Skip to main content
Back to Results
Cover image of Marketing Michelin

Marketing Michelin

Advertising and Cultural Identity in Twentieth-Century France

Stephen L. Harp

Publication Date
Binding Type

One of the world's largest tire makers and an international corporation with interests in countries around the world, Michelin is also a uniquely French company, one that throughout its history has closely identified itself with the country's people and culture. In the process, it has helped shape the self-image of twentieth-century France. In Marketing Michelin, Stephen Harp provides a provocative history of the company and its innovative advertising campaigns between 1898, when Bibendum—the company's iconic "Michelin Man"—was first introduced, to 1940, when France fell to the Nazis and the...

One of the world's largest tire makers and an international corporation with interests in countries around the world, Michelin is also a uniquely French company, one that throughout its history has closely identified itself with the country's people and culture. In the process, it has helped shape the self-image of twentieth-century France. In Marketing Michelin, Stephen Harp provides a provocative history of the company and its innovative advertising campaigns between 1898, when Bibendum—the company's iconic "Michelin Man"—was first introduced, to 1940, when France fell to the Nazis and the company's top executive, Edouard Michelin, died. Both events indelibly changed the company and the national context in which it operated.

Harp uses the familiar figure of Bibendum and the promotional campaigns designed around him to analyze the cultural assumptions of belle-epoque France, including representations of gender, race, and class. He also considers Michelin's efforts to promote automobile tourism in France and Europe through its famous Red Guide (first introduced in 1900), noting that, in the aftermath of World War I, the company sold tour guides to the battlefields of the Western Front and favorably positioned France's participation in the war as purely defensive and unavoidable. Throughout this period, the company successfully identified the name of Michelin with many aspects of French society, from cuisine and local culture to nationalism and colonialism. Michelin also introduced Fordism and Taylorism to France, and Harp offers a nuanced understanding of how the firm effected Americanization and modernization despite the protests of the French public. Through its marketing efforts, Harp concludes, Michelin exerted a profound impact on France's cultural identity in the twentieth century. His ambitious study offers a fresh perspective on both French social history in these years and the relationship between corporate culture and popular culture in the twentieth century.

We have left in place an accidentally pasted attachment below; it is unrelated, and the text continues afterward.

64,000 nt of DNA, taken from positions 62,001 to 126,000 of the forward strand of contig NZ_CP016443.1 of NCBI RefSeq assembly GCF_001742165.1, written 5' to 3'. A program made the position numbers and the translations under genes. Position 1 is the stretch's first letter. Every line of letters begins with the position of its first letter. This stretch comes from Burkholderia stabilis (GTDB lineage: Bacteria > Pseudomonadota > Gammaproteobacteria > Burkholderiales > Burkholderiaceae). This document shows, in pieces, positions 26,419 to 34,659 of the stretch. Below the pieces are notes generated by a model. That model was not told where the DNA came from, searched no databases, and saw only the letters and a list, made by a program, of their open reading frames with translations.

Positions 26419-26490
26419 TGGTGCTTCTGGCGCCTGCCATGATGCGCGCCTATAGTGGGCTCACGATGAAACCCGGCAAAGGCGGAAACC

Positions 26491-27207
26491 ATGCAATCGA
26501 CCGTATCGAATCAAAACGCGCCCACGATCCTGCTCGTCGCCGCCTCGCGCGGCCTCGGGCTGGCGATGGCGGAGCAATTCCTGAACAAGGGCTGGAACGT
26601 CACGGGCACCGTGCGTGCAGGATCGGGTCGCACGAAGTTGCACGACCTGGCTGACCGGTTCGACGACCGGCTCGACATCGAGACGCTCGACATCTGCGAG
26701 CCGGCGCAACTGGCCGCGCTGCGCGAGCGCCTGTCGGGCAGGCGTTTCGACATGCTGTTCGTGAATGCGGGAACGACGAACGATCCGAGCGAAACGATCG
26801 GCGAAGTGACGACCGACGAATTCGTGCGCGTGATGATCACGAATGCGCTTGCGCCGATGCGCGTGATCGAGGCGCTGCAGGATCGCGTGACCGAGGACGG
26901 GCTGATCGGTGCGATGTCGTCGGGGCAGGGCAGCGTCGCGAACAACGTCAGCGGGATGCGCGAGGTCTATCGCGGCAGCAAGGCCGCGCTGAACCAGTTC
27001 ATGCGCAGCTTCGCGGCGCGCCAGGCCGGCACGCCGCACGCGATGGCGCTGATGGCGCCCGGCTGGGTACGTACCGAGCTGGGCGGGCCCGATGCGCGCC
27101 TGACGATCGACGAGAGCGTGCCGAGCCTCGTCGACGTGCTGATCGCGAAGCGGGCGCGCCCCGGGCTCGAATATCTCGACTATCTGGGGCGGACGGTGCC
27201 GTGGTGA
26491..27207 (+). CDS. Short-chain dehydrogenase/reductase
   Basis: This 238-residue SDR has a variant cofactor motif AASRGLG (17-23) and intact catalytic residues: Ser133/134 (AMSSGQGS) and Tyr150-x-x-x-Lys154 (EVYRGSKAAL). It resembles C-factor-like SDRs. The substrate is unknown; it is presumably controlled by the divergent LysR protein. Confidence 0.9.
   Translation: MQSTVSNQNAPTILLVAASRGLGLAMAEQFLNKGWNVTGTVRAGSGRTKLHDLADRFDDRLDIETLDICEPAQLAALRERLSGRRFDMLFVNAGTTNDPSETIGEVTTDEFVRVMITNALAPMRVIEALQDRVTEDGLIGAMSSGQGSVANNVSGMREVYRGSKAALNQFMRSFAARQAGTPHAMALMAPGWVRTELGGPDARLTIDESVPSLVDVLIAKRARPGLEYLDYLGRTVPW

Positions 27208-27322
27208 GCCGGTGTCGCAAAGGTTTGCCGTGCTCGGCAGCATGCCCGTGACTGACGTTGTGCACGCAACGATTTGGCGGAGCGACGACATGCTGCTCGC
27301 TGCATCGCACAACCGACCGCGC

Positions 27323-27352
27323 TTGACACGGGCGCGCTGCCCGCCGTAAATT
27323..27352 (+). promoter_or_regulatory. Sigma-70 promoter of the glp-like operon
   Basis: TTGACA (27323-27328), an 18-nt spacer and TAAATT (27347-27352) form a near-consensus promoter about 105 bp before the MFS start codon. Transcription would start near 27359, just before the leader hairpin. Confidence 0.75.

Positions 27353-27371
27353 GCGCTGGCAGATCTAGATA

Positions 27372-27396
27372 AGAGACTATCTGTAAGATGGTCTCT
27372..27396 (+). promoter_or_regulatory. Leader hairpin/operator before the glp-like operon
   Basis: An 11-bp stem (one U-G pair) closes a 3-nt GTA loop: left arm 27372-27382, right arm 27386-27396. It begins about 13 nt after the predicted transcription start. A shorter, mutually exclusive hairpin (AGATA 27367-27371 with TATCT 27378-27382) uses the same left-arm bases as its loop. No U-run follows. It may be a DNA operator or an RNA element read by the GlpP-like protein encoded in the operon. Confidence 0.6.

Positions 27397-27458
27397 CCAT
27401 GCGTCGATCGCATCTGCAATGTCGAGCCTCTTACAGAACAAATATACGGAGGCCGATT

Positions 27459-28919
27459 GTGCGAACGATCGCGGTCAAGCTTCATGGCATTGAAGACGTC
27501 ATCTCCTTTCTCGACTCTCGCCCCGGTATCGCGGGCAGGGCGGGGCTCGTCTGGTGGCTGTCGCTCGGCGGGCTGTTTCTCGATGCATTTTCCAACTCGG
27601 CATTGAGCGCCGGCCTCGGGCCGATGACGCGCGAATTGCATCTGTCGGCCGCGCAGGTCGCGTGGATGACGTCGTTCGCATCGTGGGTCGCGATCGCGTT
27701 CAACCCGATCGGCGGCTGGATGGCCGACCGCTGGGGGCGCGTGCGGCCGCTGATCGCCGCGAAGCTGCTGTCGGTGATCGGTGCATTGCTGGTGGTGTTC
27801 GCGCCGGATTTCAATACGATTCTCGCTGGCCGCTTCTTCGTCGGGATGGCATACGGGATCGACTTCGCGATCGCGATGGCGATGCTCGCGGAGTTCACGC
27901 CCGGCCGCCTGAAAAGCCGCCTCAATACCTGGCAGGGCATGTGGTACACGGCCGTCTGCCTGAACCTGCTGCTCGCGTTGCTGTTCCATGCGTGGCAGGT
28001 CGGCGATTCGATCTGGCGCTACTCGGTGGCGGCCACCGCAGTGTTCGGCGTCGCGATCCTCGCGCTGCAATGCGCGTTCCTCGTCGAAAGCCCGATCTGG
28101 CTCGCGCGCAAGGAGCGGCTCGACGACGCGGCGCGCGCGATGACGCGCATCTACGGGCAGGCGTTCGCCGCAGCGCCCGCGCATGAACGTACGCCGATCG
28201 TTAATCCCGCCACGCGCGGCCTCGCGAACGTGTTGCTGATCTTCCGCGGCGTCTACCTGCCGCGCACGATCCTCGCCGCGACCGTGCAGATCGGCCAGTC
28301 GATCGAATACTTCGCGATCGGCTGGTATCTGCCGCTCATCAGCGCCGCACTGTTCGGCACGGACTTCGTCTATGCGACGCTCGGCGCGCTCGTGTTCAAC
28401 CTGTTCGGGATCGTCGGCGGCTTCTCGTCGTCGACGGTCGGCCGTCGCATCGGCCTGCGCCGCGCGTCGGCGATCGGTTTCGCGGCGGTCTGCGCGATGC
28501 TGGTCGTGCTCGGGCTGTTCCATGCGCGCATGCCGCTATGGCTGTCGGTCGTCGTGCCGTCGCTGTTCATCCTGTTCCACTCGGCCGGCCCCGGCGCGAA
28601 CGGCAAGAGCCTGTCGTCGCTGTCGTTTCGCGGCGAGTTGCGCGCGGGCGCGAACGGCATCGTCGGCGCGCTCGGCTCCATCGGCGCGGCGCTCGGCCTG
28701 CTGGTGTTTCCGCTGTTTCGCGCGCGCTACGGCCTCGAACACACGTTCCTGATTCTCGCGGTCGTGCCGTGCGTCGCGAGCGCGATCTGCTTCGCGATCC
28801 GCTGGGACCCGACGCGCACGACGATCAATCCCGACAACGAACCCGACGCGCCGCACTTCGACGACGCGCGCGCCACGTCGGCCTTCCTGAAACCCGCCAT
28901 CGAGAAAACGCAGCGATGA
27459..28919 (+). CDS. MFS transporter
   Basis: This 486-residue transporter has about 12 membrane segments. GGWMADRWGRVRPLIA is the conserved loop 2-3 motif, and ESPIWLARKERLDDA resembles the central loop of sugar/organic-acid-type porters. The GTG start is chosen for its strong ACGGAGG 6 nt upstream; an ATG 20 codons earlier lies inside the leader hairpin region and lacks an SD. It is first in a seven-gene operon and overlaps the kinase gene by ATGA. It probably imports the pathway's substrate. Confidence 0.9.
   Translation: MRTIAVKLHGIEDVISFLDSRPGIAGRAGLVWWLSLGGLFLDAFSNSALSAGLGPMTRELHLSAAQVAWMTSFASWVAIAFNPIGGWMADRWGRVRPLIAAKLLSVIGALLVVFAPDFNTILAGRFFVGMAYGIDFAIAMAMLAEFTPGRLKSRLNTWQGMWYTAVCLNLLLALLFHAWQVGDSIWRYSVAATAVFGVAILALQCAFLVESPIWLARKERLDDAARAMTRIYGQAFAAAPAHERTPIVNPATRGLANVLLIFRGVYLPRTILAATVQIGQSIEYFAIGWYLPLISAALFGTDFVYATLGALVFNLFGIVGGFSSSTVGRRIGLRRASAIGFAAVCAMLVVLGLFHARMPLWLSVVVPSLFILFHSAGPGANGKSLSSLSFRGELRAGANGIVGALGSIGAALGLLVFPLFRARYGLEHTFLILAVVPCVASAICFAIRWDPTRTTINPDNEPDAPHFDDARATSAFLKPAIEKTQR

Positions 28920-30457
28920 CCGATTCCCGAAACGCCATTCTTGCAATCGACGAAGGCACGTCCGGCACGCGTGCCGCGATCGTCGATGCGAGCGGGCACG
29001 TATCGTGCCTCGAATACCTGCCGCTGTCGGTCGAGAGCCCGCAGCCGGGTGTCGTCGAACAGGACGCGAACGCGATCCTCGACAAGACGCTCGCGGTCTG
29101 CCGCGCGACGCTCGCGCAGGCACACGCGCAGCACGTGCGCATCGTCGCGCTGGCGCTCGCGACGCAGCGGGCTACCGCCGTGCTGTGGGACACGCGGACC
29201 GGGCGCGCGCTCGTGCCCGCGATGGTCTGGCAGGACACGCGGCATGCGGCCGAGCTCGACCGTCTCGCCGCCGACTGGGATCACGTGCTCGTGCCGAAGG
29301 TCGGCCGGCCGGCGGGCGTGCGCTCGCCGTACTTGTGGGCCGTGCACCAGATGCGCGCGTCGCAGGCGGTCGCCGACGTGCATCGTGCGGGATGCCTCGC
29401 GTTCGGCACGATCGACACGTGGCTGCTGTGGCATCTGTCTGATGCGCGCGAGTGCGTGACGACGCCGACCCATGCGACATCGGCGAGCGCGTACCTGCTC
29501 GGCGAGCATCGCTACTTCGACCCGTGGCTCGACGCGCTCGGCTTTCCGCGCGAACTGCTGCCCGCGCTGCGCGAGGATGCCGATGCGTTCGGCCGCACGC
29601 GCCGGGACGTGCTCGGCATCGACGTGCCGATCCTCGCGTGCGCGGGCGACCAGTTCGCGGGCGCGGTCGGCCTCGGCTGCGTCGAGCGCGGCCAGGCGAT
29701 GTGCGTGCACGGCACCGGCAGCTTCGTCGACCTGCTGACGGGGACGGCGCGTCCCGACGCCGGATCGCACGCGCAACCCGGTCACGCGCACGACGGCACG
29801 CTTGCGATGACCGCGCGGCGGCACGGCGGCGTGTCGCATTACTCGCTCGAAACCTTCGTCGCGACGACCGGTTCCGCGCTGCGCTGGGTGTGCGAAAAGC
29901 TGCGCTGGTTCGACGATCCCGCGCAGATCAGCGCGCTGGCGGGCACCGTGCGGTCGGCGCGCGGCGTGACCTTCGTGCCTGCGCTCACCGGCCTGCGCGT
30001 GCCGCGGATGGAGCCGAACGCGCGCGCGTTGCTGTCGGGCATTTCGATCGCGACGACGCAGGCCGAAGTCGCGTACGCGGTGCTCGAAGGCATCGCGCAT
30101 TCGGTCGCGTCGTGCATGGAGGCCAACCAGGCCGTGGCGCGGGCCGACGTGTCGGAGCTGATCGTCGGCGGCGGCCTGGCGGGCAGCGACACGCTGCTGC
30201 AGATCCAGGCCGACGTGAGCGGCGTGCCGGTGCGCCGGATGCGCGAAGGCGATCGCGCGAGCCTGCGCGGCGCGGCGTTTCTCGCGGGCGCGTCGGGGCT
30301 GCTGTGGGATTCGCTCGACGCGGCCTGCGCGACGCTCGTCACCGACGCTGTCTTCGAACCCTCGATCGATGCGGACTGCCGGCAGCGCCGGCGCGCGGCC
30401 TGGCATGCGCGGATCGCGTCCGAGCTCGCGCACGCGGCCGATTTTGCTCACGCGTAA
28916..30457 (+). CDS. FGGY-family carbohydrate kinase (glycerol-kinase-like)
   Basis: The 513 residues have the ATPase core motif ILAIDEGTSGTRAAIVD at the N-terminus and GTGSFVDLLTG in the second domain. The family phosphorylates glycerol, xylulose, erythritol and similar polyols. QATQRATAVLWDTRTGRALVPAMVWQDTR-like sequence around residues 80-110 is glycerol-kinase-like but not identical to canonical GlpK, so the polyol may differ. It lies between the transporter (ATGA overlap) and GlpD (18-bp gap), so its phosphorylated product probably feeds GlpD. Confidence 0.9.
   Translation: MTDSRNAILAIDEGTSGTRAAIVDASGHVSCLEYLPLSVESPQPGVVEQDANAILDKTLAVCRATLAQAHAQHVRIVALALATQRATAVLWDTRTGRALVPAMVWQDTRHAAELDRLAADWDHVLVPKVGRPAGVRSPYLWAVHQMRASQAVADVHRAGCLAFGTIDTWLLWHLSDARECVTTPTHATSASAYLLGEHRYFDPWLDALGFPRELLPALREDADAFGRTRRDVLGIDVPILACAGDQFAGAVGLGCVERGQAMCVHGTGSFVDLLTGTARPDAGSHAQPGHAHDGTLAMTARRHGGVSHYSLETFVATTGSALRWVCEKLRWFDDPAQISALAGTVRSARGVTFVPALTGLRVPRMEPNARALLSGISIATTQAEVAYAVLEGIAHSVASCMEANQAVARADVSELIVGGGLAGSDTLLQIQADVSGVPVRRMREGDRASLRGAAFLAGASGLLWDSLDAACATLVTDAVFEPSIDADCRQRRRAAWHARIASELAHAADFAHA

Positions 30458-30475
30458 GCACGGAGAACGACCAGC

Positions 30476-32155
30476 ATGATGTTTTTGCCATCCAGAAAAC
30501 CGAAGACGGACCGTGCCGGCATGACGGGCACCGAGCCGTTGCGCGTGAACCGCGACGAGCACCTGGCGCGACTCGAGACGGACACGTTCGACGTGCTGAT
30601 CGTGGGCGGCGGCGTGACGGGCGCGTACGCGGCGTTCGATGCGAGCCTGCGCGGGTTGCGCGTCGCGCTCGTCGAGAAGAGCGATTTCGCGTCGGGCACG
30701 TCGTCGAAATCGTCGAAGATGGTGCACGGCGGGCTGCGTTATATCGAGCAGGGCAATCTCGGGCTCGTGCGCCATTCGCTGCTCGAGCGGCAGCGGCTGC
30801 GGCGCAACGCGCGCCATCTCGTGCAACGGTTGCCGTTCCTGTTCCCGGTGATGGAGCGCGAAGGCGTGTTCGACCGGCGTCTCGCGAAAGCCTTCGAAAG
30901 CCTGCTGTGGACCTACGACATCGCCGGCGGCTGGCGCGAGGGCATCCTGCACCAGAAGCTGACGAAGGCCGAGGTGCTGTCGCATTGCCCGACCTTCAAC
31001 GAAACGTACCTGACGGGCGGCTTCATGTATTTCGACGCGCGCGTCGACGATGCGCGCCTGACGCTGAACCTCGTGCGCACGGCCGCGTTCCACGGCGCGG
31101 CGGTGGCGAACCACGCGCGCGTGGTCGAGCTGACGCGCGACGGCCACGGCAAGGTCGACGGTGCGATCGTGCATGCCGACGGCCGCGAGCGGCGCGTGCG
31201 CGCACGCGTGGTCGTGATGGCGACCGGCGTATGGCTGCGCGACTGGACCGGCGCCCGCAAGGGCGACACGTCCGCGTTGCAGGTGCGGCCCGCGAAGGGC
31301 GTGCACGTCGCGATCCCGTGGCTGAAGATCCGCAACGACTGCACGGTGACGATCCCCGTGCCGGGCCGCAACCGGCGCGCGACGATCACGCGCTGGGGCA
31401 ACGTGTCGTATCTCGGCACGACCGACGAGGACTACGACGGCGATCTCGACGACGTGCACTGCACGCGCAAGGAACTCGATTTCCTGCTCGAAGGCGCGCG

Reviews

Reviews

This lively and informative book will be of interest to anyone who has ever navigated their holidays with a Michelin map or one of their red or green guides.

Harp encourages us to rethink many of our assumptions regarding the oppositions between tradition and modernity and between national and regional identity... This book is a fascinating contribution to the literature on modernization, regionalism, and consumer culture in twentieth-century France, and it will be of interest to specialists and general readers alike.

By reminding us that businessmen have deployed power and money to advocate causes, or that they have, through their products and their publicity, shaped our quotidian experiences, Harp's broadest contribution is to recognize that cultural history has much to gain by focusing on the producers as well as the consumers.

Harp's achievement is notable. He has offered a strong base on which to build further studies on the role of advertising in mass culture while contributing significantly to our understanding of French culture.

Stephen Harp has written a first-class advertising and cultural history that is both informative and engaging.

See All Reviews
About

Book Details

Publication Date
Status
Available
Trim Size
6.125
x
9.25
Pages
376
ISBN
9780801866517
Illustration Description
31 halftones, 3 line drawings
Table of Contents

Preface
Introduction
Chapter 1. The Making of the Michelin Man - The Birth and Life of Bibendum in the Belle Epoque
Chapter 2. Finding France - The Red Guides and Early Automobile Tourism before the War
C

Preface
Introduction
Chapter 1. The Making of the Michelin Man - The Birth and Life of Bibendum in the Belle Epoque
Chapter 2. Finding France - The Red Guides and Early Automobile Tourism before the War
Chapter 3. Touring the Trenches - Michelin Guides to World War I Battlefields
Chapter 4. Saving the French Nation - Pronatalism and Paternalism
Chapter 5. Advocating Aeronautics - Modernity and French Elan
Chapter 6. Advocating Americanization? - Taylorism and Mass Consumption in the Interwar Years
Chapter 7. Defining France - Fusing Tourism, Regionalism, and Gastronomy in the Interwar Years
Conclusion
Notes
Note on Sources
Index

Author Bio
Featured Contributor

Stephen L. Harp

Stephen L. Harp is an associate professor of history at the University of Akron.